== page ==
National student behavior initiative comes to Williston
Oct. 6, 2011
By Steven Frank
Though not visible to the naked eye like a new wing or play structure, there is something new this year at the Allen Brook and Williston Central schools.
Positive Behavior interventions and Supports, commonly known as “PBiS,” is a national initiative focusing on the reduction of behavioral problems using proactive and preventative tactics.
PBiS is currently in 42 states, including 107 Vermont schools including Charlotte Central, Hinesburg Community and Richmond Elementary. According to WCS Planning Room Director Eric Arnzen, the Vermont Department of Education first approached the Williston School District in Aug. 2010 about utilizing PBiS. Steps toward adopting the program were announced last October, a leadership team formed, and both schools — in a vote from teachers and staff — overwhelmingly approved it in March.
PBiS’ implementation began with the current school year.
“It’s about teaching our students the behaviors that we want them to practice rather than teaching them what we don’t want them to do,” said Arnzen, who serves as WCS’ PBiS coordinator. “It’s purely a positive behavior program and focuses on that proactive nature of behavior — it explicitly teaches behavior and teaches a common language.”
WCS launched PBiS with a student assembly during the first week of school, decided on a school-wide celebration of extra recess and students immediately began working toward earning it. The students get items called “smart cells,” a small, marble-like stone, for practicing good behavior such as listening to their teachers. The cells are first collected as a class and then combined as a school in a container.
Enough cells were collected to reach the goal during the second week of school and the extra recess was celebrated on Sept. 28. According to WCS principal Jackie Parks, PBiS is uniting the students — often a challenge in a school that runs from grades 3 to 8.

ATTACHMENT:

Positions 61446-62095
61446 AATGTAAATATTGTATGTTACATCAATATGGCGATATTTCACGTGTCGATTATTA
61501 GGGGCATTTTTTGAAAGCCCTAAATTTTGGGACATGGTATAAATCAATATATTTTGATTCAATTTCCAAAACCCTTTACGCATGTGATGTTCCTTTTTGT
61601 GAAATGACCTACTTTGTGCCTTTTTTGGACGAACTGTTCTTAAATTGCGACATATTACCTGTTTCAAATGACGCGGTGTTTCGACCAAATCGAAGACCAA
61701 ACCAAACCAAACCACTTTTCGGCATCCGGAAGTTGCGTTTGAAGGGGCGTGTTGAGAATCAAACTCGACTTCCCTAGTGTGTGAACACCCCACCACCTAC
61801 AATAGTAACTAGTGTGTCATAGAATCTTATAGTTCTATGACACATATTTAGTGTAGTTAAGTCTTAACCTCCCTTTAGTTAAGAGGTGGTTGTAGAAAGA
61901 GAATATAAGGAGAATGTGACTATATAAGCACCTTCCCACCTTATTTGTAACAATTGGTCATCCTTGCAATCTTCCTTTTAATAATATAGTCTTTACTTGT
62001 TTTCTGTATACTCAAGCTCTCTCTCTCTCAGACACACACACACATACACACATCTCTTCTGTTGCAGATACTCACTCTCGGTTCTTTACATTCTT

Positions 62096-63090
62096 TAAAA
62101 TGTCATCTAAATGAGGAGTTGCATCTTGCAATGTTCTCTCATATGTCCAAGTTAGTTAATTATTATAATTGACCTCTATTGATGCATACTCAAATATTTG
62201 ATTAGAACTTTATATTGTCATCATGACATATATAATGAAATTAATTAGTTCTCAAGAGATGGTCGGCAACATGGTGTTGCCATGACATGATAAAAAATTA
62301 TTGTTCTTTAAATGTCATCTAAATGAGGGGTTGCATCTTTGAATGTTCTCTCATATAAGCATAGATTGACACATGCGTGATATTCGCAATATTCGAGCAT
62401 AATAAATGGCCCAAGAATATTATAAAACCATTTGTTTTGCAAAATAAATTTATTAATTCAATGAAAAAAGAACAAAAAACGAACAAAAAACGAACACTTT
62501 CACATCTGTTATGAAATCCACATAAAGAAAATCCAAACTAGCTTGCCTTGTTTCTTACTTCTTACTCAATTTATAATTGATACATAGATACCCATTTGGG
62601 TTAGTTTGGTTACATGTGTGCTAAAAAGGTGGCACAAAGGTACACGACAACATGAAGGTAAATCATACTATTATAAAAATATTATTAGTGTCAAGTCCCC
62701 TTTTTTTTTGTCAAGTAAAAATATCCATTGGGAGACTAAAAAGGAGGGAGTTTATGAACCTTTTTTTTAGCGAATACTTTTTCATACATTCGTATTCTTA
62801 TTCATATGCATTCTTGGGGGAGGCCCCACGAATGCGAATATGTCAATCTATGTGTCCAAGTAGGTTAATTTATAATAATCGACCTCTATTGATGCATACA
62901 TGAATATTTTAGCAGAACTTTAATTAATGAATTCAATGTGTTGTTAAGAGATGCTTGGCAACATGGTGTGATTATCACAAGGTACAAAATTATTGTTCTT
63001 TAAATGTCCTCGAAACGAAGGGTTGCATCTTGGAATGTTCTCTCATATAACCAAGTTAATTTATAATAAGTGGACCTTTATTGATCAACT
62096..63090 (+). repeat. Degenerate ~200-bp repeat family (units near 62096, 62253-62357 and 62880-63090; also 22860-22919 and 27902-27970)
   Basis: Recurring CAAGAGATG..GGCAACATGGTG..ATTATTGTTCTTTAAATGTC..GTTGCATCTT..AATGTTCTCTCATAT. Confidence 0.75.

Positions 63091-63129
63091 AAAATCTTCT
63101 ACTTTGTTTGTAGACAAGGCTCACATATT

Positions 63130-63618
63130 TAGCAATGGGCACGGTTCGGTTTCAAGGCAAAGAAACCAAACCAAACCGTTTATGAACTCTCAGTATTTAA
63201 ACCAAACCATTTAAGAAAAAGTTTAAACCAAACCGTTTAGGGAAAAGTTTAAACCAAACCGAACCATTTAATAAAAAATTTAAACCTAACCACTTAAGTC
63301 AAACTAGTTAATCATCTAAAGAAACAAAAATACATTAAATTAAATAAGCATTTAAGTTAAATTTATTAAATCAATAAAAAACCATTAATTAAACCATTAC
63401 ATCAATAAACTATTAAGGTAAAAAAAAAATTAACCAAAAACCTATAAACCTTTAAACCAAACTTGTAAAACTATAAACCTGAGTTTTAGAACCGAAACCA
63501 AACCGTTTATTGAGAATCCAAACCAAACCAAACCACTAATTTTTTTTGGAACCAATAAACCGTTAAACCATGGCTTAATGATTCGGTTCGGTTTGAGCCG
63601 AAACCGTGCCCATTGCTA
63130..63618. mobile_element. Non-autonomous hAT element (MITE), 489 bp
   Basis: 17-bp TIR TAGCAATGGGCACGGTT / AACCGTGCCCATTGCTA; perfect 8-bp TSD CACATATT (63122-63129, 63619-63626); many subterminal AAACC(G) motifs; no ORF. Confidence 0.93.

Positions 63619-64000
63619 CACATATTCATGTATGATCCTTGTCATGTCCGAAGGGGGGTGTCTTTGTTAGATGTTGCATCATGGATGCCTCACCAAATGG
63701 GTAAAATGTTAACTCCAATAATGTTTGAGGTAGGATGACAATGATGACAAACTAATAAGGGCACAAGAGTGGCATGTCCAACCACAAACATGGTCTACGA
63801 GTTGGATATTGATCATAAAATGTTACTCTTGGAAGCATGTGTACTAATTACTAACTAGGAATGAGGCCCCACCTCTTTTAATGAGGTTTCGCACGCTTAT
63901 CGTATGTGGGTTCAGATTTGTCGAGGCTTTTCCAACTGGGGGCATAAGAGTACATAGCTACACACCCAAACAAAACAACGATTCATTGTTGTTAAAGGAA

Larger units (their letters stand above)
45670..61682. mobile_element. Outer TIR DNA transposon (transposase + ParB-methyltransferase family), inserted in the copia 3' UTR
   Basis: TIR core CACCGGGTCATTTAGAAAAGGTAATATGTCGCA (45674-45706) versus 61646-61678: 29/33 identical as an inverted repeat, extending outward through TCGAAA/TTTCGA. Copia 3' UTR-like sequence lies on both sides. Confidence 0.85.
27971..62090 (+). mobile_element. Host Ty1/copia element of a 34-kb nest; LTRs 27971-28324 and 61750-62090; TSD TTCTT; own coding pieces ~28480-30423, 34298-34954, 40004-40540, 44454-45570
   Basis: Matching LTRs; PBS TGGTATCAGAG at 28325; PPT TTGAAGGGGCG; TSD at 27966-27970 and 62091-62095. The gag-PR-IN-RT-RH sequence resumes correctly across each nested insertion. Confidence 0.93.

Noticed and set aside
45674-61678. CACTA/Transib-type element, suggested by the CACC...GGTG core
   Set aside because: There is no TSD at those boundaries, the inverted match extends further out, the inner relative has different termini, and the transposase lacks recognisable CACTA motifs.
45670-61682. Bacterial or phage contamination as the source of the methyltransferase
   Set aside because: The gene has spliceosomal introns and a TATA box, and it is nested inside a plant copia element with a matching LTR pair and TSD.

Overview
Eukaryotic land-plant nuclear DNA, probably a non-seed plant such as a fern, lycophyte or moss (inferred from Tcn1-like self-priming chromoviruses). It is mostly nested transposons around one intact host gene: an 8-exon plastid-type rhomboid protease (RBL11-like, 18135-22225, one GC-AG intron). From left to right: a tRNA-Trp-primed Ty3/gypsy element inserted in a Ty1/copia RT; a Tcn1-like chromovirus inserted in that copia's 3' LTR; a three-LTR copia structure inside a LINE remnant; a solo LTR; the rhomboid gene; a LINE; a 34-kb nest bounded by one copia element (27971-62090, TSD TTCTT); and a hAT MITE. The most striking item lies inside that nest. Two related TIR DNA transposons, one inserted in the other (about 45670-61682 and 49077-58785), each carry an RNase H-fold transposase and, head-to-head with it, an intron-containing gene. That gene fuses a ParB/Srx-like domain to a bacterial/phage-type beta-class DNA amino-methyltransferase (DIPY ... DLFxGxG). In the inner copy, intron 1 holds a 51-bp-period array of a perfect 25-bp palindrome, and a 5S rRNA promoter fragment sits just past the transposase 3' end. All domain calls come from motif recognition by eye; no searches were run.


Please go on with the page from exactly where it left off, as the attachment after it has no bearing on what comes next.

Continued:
“We’re dealing with so many different age groups and the different houses. This gives us a sense of oneness,” she said.
At ABS, students are collecting “warm fuzzies” for behaviors such as sitting quietly on the bus. The students, who range from kindergarten through second grade, earned enough fuzzies for a party in the gymnasium. Each class had a theme for which students made hats and paraded around during the party. The students also sang a school song.
The school has three expectations in regards to PBiS: “Be Safe, Be Kind and Be Responsible.” ABS reinforces the “Be” theme by collecting the school-wide warm fuzzies in a faux beehive.
Carolyn Tatlock, a school counselor at ABS, said that a vital component of PBiS is the usage of data to address student behaviors.
“When we see chronic behavior problems, it’s telling us that whatever we’re doing is not working,” Tatlock said. “A child needs clear expectations …we are looking at setting goals from a positive standpoint. Hopefully when one kid sees another one get rewarded, that will make that student want to be rewarded, too.”
Tatlock added that it usually takes three years for the entire faculty and staff of a school to be proficient in PBiS, but that she is already encouraged by what she’s seen in just its first month.
“I am so proud of what we’ve done,” she said. “We feel it’s age appropriate. The kids love it … It’s been a huge change for us.”